Bootstrap FreeKB - IBM WebSphere - Create self-signed certificate in a keystore
IBM WebSphere - Create self-signed certificate in a keystore

Updated:   |  IBM WebSphere articles

If you are not familiar with how SSL works in WebSphere, check out our getting started article.

There are two ways to add a self-signed certificate to a keystore in WebSphere. You can either use the WebSphere admin console to create and add the self-signed certificate to a keystore, or you can create the keystore using some other tool (such as the Java keytool command) and then import the keystore into WebSphere. 


Create the self-signed certificate using the WebSphere admin console

In the WebSphere admin console, at Security > SSL certificate and key management > Key stores and certificates > your_keystore > Personal certificates, select Create > Self-Signed Certificate. In this example, a self-signed certificate named testing was created. 

 

If the keystore does not have a default certificate assigned, the following message will be displayed. Refer to SSL configurations for the steps on how to assign a default certificate.

 

In this example, I created a self-signed certificate for FreeKB in the keystore and updated the SSL configuration to use the FreeKB certificate as the default certificate.

 

 


Import a keystore into WebSphere

In the WebSphere admin console, at Security > SSL certificate and key management > Key stores and certificates > your_keystore > Personal certificates, select Import. Provide the absolute path to the keystore file (/root/example.p12 in this example), the keystore type, and keystore password, and select Get Key File Aliases. This will update the Certificate alias to import drop-down with the certificates in the keystore. Using the drop-down, select the certificate you want to import. In this example, the "testing" certificate is imported.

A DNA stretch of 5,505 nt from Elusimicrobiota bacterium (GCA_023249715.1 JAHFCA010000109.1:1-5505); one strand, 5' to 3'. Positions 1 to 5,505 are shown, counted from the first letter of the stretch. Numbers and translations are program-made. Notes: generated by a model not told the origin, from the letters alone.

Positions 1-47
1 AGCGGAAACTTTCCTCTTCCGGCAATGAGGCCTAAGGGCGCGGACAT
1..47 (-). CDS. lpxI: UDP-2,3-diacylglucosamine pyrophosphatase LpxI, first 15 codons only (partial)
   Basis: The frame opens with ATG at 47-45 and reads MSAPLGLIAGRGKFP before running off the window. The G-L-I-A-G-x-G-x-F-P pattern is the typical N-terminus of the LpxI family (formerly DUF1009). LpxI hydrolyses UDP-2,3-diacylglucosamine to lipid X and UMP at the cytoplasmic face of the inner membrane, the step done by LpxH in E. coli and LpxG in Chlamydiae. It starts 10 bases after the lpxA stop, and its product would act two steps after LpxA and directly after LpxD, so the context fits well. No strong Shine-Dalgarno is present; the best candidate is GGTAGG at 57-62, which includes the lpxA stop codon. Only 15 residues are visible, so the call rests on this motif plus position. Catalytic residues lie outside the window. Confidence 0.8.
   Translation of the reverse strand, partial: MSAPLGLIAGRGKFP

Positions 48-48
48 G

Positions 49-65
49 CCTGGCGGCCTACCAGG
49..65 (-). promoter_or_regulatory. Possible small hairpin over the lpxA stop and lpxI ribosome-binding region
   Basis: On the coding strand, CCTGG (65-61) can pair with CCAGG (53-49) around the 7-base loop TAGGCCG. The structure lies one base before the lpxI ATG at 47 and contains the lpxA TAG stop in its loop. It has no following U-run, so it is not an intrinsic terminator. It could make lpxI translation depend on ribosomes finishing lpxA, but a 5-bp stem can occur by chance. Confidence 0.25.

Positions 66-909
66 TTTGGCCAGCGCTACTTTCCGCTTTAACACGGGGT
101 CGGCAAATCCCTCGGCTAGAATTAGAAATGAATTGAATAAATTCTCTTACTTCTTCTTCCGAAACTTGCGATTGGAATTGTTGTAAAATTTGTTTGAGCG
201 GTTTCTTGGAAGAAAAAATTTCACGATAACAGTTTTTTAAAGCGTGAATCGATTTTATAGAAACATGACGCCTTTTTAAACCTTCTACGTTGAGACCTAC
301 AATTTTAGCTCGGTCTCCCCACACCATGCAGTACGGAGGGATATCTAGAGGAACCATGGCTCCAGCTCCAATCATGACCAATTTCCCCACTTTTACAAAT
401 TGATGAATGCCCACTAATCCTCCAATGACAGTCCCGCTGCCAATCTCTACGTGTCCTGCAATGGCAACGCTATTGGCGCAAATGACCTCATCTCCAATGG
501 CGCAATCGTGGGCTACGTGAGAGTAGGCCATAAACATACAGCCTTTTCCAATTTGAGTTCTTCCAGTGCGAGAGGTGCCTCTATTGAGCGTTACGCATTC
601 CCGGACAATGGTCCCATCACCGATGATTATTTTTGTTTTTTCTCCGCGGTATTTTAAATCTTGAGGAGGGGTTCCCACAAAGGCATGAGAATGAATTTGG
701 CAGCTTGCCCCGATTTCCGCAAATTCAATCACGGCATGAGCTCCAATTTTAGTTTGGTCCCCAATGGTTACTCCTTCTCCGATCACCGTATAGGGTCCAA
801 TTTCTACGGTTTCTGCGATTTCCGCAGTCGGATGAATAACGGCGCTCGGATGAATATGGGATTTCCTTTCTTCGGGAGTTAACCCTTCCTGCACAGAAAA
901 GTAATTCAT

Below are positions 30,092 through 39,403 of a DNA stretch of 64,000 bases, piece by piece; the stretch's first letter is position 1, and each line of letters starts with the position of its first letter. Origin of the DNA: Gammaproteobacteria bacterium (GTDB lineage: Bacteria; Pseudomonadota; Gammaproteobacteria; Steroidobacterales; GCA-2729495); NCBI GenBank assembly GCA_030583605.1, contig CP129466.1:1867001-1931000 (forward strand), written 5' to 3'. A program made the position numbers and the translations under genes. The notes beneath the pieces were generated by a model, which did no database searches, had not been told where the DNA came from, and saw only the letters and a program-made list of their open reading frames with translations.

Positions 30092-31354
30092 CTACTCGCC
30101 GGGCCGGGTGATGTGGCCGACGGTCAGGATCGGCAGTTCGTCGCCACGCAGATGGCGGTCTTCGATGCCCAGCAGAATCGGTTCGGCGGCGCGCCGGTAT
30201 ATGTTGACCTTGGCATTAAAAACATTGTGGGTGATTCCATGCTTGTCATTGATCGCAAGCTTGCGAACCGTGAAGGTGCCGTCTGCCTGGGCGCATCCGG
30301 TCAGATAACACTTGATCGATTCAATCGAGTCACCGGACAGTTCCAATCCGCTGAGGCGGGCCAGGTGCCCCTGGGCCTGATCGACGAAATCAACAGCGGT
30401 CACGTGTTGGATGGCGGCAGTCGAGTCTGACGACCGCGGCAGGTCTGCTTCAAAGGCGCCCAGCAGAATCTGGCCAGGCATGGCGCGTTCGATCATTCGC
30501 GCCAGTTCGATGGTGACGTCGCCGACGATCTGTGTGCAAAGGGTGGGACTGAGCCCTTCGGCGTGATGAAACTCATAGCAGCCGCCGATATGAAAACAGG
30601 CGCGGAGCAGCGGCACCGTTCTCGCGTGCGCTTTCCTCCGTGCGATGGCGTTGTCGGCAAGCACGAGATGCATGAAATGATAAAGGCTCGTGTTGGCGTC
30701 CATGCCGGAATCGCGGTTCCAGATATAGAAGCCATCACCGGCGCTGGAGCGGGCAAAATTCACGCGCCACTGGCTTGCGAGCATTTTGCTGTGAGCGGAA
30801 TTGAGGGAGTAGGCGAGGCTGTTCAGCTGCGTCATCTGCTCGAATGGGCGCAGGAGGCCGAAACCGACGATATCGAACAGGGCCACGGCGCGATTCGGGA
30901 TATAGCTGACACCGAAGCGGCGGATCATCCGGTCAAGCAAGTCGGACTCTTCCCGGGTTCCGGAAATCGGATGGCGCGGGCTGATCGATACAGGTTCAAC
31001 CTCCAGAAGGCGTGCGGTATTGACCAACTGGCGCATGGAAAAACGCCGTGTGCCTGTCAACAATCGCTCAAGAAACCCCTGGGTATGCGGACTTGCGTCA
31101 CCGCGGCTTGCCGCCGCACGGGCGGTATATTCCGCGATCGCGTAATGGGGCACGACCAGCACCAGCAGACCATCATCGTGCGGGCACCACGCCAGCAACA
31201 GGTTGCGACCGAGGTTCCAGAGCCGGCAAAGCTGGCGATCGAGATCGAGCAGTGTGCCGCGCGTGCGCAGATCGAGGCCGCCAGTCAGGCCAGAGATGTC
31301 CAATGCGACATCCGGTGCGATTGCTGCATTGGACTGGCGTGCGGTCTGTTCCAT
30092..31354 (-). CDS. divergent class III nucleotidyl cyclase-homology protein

Adding a self-signed certificate to a keystore will not add the certificate to a truststore (trust.p12). If you do not add the certificate to the trust store, you will get this prompt when restarting the dmgr.

*** SSL SIGNER EXCHANAGE PROMPT ***
SSL signer from target host x.x.x.x is not found in trust store ${WAS_INSTALL_ROOT}/profiles/your_profile/etc/trust.p12.

Here is the signer information (verify the digest value matches what is displayed at the server):

Subject DN: CN=FreeKB, OU=IT, O=FreeKB, L=Appleton, ST=WI, POSTAL CODE=54915, C=US
Issuer DN:  CN=FreeKB, OU=IT, O=FreeKB, L=Appleton, ST=WI, POSTAL CODE=54915, C=US
Serial number: 3022554607927775
Expires:       Monday Aug 24 12:41:55 CDT 2020
SHA-1 Digest: 40:B4:0B:4D:16:c2:88:EF:31:A3:EE:65:FF
MD5 Digest    EF:65:1A:19:75:D3:A4:D6:21:57:82:1F:30

Add signer to the trust store now? (y/n)

 

 

 




Did you find this article helpful?

If so, consider buying me a coffee over at Buy Me A Coffee



Comments


Add a Comment


Please enter bc88ab in the box below so that we can be sure you are a human.